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Refurbished SMLE Mk III Bayonet Stampings (Australia)

Article about: Greetings all, I believe these are examples of refurbished Short Magazine Lee Enfield No 1 Mk III bayonets. One in particular showing the long life these bayonets had in them. One had been r

  1. #1

    Default Refurbished SMLE Mk III Bayonet Stampings (Australia)

    Greetings all,

    I believe these are examples of refurbished Short Magazine Lee Enfield No 1 Mk III bayonets. One in particular showing the long life these bayonets had in them. One had been refurbished in 1936, the other in 1956. Note the difference in finish to the steel blades.

    The bayonet shown on this post was manufactured in 1918 at Sanderson England. It has a plethora of armoury stamping, and others the meaning of still elude me. I generally base my refurb opinion here on the '36 stamped over the '18, the Orange Arsenal sheath and great condition of the finished steel. Curiously, the timber grip appears to have an age patina, which would appear slightly in contrast to the steel finish. The 'H' mark on the grip retaining hilt is a mystery to me.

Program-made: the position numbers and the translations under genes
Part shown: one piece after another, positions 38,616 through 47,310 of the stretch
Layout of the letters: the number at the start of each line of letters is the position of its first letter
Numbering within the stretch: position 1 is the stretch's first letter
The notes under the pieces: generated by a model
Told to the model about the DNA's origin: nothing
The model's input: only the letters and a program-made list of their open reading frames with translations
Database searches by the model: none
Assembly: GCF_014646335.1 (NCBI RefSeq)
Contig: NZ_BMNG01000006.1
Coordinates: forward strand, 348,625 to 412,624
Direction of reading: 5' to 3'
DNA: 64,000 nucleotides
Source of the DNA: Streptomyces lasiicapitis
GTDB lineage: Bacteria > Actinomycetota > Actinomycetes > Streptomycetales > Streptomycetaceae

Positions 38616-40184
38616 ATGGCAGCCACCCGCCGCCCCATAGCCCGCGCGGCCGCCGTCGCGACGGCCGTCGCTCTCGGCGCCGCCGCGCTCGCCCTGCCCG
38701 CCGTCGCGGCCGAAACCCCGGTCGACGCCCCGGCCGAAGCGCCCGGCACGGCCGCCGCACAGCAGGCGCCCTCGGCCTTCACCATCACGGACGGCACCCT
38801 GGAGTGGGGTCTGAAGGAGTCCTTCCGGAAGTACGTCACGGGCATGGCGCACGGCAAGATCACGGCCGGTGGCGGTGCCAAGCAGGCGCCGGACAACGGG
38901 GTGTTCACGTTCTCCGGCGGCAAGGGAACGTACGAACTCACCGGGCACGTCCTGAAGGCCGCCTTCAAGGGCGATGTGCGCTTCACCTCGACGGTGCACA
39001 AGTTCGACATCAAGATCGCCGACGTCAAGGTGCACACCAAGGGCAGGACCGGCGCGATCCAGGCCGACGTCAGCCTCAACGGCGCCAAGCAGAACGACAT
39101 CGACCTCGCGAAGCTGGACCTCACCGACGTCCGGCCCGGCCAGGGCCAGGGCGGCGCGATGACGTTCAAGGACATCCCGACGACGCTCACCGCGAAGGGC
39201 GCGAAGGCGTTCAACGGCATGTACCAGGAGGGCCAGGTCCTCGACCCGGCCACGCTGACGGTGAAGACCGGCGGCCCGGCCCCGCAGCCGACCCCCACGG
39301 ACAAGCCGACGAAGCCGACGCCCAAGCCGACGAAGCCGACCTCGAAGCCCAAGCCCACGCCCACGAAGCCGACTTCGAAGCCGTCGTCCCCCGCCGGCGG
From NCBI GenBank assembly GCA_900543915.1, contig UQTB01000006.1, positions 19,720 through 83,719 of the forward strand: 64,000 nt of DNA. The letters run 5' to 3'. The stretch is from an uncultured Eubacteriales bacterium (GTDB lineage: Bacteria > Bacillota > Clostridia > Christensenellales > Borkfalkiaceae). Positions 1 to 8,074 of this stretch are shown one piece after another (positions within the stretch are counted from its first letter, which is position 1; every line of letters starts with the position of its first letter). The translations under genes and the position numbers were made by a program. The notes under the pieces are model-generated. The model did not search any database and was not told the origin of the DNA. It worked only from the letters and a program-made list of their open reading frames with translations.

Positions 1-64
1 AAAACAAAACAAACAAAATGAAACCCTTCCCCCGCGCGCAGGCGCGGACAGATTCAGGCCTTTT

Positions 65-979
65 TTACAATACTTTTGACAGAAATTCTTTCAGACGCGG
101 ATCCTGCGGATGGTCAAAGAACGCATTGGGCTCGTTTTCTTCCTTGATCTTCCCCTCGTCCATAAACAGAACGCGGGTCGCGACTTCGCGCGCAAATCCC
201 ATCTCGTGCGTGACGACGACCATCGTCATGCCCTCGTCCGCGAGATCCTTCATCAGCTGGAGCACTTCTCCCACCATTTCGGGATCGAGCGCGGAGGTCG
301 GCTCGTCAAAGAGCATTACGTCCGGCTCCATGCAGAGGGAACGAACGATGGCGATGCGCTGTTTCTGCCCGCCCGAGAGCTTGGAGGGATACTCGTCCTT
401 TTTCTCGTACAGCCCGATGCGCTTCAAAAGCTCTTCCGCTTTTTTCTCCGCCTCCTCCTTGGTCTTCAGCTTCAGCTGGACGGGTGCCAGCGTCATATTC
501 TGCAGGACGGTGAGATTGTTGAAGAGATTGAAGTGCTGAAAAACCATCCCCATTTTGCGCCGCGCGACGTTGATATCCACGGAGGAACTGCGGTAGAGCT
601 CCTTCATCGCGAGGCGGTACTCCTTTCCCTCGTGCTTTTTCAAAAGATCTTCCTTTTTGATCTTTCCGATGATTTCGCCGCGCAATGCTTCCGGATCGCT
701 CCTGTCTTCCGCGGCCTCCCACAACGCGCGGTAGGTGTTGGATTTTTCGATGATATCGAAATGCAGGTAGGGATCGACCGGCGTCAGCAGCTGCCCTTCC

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    Best regards,
    Chris

    "Knowledge rests not upon truth alone, but upon error also."
    Carl Jung

  2. #2

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    The second example manufactured at Orange Arsenal in 194?, had been refurbished in 1956. This date surprised me a little initially. 1956 must have been really toward to end of the SMLE Mk III era in Australia. Although it has been sharpened I picked it up as I had never seen such a modern date or one with a blued finish. The bayonet has several stampings on the grip hilt, including 'R', broad arrow and '56. I believe the R stands for refurbished, but as always I'm happy to be corrected. Grips from Slazenger dated '56 one side and '55 on the other! The sheath has an Orange Arsenal locket, with the 'R' stamped again on the mouthpiece. The chape has a Lithgow proof mark. I am not 100% on the 'R' stampings, I thought initially Reserve but I have not heard of this on Australian bayonets, only British examples.
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    Best regards,
    Chris